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Architecture of the Sun: Los Angeles Modernism 1900-1970 Hardcover – Large Print, May 25, 2010
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"If you coveted the Frank Lloyd Wright-designed Ennis House in Los Angeles we wrote about last year, but didn't quite have the $15 million asking price, you should pick up a copy of Architecture of the Sun. The weighty tome, being published later this month by Rizzoli for $95, focuses on Los Angeles' many fine modernist masterworks built from 1900–1970." ~Luxist.com
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The thirteen chapters provide an in-depth look at the architects who created such wonderful houses and in later decade's commercial buildings in the Los Angeles area. The craft style of Green & Green in the first years of the last century kicks off the survey and by 1910 Irving Gill was designing clearly modernist structures and the style was on its way. Southern California with its wealth, climate and a group of progressive architects, in more than four decades, became the world center of the style.
I found the chapters on Irving Gill and Richard Neutra fascinating, both were heavyweight contributors to modernism in LA and get extensive coverage (the author has written books about both) also the Case Study Program as a potential solution to the housing problem of the times is explained in reasonable detail. An intriguing and worthwhile design concept instigated by John Entenza, the editor of Arts & Architecture magazine. I always thought it looked a rather amateurish publication yet it nourished this amazing program of contemporary housing.
The book itself is big, chunky and well printed on a matt art with a 175 screen for the hundreds of photos.Read more ›
Later I started to actually read the book, and my opinion wholly improved! There was a lot I'd not read elsewhere, and the various architects came alive in way they normally don't in more academic-like studies. In particular I enjoyed the chapter on Schindler. I had believed the All-Important Schindler Myth: greater fame had been essentially stolen from him by his former friend/colleague, the nefarious Neutra. But the book makes it clear that it was more complicated than that, and that Schindler himself can be principally blamed for a failure to better understand and coddle important editors and writers. It's fascinating and sad to read Schindler's letters to people who WANTED to publish/exhibit him. He basically insults them.
There's another interesting story of the once great Louis Sullivan at Wright's Taliesin. Wright spoke to his former boss "in tones of such deference and affection [that Sullivan] came out of his somber silence and knew himself to be once more loved, revered" - as noted by Pauline Schindler.
The book is filled with such gems.
I also very much appreciate that the author brings the reader up-to-date on many of the iconic structures in the book. While shocking to learn that a famous building has been demolished, it's uplifting when a famous building has been beautifully restored.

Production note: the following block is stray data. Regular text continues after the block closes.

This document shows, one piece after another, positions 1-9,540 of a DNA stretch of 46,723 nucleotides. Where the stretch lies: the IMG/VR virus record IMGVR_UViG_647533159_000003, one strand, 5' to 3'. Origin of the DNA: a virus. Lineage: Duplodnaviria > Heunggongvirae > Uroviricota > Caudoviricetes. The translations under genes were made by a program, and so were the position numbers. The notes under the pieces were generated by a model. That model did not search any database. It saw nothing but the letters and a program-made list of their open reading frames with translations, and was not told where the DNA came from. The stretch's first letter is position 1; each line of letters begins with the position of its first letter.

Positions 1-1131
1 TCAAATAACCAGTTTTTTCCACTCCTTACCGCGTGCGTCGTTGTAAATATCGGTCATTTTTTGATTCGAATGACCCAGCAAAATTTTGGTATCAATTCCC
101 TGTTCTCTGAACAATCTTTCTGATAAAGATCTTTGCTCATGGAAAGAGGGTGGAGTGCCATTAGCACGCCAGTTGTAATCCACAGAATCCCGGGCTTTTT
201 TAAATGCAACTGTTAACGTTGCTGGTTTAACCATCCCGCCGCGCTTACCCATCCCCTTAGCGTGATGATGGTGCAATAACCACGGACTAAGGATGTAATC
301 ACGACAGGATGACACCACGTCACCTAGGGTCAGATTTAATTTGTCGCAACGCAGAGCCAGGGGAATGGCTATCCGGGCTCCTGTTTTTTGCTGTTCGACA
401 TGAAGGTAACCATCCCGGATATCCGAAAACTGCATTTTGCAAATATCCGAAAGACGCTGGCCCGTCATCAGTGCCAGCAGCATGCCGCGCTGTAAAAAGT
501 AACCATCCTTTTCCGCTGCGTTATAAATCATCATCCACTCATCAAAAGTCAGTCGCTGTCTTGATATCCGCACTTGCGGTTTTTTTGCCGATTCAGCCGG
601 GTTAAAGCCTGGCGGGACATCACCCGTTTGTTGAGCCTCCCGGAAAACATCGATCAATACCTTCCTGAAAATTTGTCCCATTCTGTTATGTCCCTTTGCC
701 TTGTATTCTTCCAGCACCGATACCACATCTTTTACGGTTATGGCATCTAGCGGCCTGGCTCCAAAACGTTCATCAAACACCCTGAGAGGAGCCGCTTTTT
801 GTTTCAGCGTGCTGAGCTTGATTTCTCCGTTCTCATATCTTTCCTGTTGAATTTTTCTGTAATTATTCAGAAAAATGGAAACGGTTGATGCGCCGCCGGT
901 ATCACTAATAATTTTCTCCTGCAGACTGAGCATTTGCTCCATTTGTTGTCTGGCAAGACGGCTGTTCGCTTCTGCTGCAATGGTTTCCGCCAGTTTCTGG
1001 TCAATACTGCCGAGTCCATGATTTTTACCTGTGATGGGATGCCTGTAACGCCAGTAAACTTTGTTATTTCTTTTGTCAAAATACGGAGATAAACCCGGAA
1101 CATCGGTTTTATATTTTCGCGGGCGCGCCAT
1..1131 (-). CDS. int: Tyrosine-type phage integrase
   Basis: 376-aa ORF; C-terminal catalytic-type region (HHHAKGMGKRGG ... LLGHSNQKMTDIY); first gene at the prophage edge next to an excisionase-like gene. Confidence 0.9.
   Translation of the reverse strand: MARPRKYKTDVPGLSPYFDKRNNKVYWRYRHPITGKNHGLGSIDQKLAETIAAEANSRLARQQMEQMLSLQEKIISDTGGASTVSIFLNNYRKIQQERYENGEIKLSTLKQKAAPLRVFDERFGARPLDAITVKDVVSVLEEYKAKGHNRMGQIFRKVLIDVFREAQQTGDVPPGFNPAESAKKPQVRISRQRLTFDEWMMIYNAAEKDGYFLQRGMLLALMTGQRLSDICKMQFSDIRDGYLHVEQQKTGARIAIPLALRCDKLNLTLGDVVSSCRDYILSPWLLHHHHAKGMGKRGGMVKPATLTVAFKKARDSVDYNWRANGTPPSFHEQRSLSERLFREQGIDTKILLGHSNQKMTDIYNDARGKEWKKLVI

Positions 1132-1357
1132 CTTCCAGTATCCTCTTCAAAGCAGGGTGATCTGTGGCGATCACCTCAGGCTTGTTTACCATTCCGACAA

I rate the book five stars but would love to see it in a revised format with gorgeous, large images, a ton-o-plans, but the text unchanged. Now THAT would be a great great book!
Thomas Hines' "Architecture of the Sun" is an elaborate, coffee table sized volume detailing the rich history of regional design from the aforementioned players to a host of others who have contributed their significant works to the area. This 756 page tome covers Los Angeles Modernism from 1900 thru 1970 in a complete, robust, detailed and well research edition which, given its exhaustive presentation, may make it the most definitive volume ever produced on the subject. Hines, a Professor Emeritus of History and Architecture at UCLA, explores the region's adoption of the British school of Craftsman homes (still tremendously popular in the area), through the aforementioned Wright as well as disciples and followers like Rudolph Schindler, Neutra and the modernism of John Lautner - all kingpins of the region.
Hines dissects both the design and the historical context of the architects in a way that is both scholarly and completist making this book both a reflective work of art as well as arguably a study guide for architecture students as well.Read more ›
Most Recent Customer Reviews
A must for any library devoted to architecture or design or Southern California. The text is concise and clearly written, with lots of informative details, and there are images... Read morePublished on July 17, 2013 by Carolina A. Miranda
This is a wonderful book. The author calls on four decades of interviews and discussions with many of the architects, along with his own acute observations of the buildings they... Read morePublished on March 5, 2013 by Michael S. McGill
For the next months (or perhaps year) Los Angeles is celebrating herself. The city is filled with exhibitions wither currently or in the next few weeks to focus on the... Read morePublished on October 16, 2011 by Grady Harp
This is a stunning book. I gave it to my husband, an architect, for his birthday, and he loves it. It's a valuable reference for anyone interested in California architecture.Published on May 2, 2011 by Patricia Conwell
Contrary to the other reviewers I found this book to be a big disappointment, although if the weight of the paper stock on which this book were printed were cause for quality - it... Read morePublished on March 2, 2011 by Luigi Facotti
Wonderful book! It covers just about everything in Mid-Century Modern Architecture in Southern California. Read morePublished on February 19, 2011 by styler
Excellent reference book of the City of Angels. Detailed history of important buildings in the Modern period. Excellent. Highly recommended.Published on January 29, 2011 by Don't have one